And mind you, this doesn’t even count those frost and iron dwarves recently discovered in Northrend, who could believe & do who knows what. As well as what possible variations of dwarves may be found when Uldum is discovered, such as sand dwarves for example. Because at this point, anything is possible for the stout & proud race.

  2. Man, there’s some serious level of research there, dude.

    I don’t know. I wouldn’t say faith to the dwarves is “new”, it’s been around for probably about 1,300 years at a minimum assuming the Holy Light is their first religion, and I think it’s more likely that they probably had their own religions before that. (Unless religion is peculiar to humans, which it doesn’t seem to be.) Even if it was, 1,300 years is still a long time for a religion to be ingrained in a society, and looking at it in percentage terms, I don’t think you can say they’re any less ‘old religion’ than any other race. The main thing is that they’re a younger race than, say, the elves or tauren.

  3. Yes, lots of research. It took quite a few articles over at WoW Wiki to surmise what I did. I hope one day to make a great resource for lore for WoW, where everything is given as detailed and thorough as possible and not just something small & simplified as per to wiki standards for places like WoW Wiki though without them, I could not of pieced that together of course.

    I do hope you enjoyed it, I know after doing all the research, I learned lots of things, like how the dwarves came about from the second earthen created by the titans, where as the troggs were a result of the first earthen and the Curse of Flesh inflicted on them by the Old Gods.

    As for faith being new. Well, as I said, based on the perspective of other races, it is quite new to them, especially considering how for instance both the Wildhammer and Dark Iron clans really only began to delve in what they believe upon their exile which was less than 300 years ago which is about two average life times for dwarves. And that be equivalent to say Mormonism for us.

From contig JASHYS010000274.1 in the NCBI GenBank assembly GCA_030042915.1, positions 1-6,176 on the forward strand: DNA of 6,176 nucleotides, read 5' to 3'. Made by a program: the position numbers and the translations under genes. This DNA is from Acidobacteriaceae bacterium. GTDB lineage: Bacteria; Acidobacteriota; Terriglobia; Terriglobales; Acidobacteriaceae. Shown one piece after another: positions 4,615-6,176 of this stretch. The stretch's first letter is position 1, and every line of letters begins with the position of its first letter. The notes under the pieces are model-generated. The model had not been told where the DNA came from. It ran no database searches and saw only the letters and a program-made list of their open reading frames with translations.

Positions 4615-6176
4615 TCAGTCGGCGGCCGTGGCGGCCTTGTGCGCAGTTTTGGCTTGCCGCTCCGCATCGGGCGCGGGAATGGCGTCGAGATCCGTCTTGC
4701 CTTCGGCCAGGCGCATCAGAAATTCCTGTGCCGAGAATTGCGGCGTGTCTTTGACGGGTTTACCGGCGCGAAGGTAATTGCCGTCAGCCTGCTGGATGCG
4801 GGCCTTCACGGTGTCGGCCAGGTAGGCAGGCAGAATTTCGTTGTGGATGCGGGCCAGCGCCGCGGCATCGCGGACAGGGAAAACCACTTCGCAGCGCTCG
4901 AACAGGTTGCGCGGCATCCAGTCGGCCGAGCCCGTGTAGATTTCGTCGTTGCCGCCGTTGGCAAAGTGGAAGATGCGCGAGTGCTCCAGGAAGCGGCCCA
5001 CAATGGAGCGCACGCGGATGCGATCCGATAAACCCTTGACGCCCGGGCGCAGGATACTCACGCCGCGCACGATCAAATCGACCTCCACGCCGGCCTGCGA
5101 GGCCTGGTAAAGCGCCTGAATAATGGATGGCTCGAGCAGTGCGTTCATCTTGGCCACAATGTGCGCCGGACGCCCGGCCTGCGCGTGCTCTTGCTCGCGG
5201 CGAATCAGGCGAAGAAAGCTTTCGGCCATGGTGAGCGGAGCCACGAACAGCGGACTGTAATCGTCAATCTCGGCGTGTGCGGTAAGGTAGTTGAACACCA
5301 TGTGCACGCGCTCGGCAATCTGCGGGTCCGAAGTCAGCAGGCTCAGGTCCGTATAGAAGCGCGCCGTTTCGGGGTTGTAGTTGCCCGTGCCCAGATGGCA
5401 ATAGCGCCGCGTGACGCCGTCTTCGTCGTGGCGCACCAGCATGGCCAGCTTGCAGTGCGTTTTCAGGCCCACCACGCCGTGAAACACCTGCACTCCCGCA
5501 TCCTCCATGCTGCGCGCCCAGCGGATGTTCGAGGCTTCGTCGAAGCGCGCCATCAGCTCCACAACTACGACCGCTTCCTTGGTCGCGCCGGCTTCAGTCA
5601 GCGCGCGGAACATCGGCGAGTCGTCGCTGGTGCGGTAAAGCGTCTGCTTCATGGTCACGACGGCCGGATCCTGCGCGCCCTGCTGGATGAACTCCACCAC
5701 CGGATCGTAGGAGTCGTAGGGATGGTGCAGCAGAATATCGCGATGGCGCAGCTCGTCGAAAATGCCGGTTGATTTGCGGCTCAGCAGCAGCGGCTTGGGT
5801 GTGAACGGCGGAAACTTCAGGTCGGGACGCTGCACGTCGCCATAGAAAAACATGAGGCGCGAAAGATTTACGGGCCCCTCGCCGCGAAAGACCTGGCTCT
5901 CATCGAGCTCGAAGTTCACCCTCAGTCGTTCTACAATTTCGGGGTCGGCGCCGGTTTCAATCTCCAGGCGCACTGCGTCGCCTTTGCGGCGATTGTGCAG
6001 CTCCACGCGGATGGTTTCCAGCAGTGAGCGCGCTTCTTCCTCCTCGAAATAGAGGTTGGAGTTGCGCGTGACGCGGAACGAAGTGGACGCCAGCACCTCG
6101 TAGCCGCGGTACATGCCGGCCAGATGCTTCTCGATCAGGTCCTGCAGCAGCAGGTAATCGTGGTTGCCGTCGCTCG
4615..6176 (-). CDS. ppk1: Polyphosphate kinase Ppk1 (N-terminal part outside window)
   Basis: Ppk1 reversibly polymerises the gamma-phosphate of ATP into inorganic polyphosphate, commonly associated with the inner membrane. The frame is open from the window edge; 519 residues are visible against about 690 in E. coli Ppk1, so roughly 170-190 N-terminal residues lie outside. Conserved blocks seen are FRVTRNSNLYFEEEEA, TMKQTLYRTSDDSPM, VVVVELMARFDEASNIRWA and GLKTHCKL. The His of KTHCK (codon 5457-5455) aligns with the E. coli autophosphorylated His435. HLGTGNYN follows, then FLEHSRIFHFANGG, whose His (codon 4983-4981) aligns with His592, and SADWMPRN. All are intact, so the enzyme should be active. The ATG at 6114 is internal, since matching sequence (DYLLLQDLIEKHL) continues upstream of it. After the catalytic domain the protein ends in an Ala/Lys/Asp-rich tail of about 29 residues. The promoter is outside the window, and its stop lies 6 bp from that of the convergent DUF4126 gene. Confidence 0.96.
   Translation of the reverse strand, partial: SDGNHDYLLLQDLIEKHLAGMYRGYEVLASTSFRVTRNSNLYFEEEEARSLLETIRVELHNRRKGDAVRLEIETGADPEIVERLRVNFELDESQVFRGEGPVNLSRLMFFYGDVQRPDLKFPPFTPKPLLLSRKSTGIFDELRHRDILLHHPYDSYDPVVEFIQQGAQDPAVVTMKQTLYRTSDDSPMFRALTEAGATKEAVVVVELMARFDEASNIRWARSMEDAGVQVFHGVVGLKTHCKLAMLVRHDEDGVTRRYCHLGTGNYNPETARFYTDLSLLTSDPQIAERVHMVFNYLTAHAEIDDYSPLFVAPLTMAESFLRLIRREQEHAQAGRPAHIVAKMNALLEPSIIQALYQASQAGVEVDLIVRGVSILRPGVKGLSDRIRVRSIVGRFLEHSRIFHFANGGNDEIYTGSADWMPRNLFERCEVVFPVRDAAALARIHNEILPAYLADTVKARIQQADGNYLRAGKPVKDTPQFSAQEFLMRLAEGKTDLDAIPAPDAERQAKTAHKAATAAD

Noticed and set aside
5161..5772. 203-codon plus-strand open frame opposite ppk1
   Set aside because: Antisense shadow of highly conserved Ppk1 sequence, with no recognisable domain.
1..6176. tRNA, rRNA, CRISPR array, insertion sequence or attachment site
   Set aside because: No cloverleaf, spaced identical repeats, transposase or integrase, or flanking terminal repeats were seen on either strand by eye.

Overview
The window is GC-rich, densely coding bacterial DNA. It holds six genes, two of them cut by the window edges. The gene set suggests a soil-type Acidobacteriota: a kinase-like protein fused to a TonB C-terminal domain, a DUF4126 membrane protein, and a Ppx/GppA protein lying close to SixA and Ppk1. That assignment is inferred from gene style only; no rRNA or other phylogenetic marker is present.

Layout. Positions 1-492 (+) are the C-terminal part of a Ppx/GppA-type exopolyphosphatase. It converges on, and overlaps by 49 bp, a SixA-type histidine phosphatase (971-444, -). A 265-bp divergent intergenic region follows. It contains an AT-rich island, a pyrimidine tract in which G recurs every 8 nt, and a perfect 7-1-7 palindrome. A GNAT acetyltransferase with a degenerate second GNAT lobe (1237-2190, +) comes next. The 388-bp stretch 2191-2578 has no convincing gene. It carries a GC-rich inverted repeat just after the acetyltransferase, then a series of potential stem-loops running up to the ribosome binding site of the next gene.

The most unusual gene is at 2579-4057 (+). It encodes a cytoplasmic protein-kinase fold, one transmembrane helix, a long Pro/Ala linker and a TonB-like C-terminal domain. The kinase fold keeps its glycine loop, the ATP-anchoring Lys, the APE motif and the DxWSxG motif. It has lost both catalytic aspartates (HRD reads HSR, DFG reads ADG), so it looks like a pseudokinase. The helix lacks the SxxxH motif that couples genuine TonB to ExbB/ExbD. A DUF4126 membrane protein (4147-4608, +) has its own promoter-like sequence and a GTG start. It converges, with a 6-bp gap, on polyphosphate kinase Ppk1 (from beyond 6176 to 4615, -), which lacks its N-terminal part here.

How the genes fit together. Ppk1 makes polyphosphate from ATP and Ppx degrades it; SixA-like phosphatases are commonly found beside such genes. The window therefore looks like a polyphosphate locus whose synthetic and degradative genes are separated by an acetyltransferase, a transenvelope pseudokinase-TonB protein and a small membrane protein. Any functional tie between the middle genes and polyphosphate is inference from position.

And when it comes to them having some sort of religion before the humans came along. From what I could see, the only religion they may of had was based around the Titans, as they clearly remembered some, if not all about their origin & creators based on naming the region after Khaz’goroth. But as Brann Bronzebeard said(check out the earthen article), such knowledge was soon forgotten and his people, just went back to mining and smelting. So it seems to me, the dwarves are coming full circle religiously speaking as they started out worshiping the Titans in some manor(most likely), then learned about the Holy Light and other stuff from humans & others races and now they are back to the titans with presumably, their current faiths in other things waning.

    But either way, I really think when it comes to them, religion is quite a fun thing to play with. I mean there is just so much we can dabble with, if we feel so inclined. And I know I personally can’t wait to see what the discovery of Uldum presents us because not only will we get more info on them, if not the finality of their origin tale but we could also get frickin sand dwarves or something lol.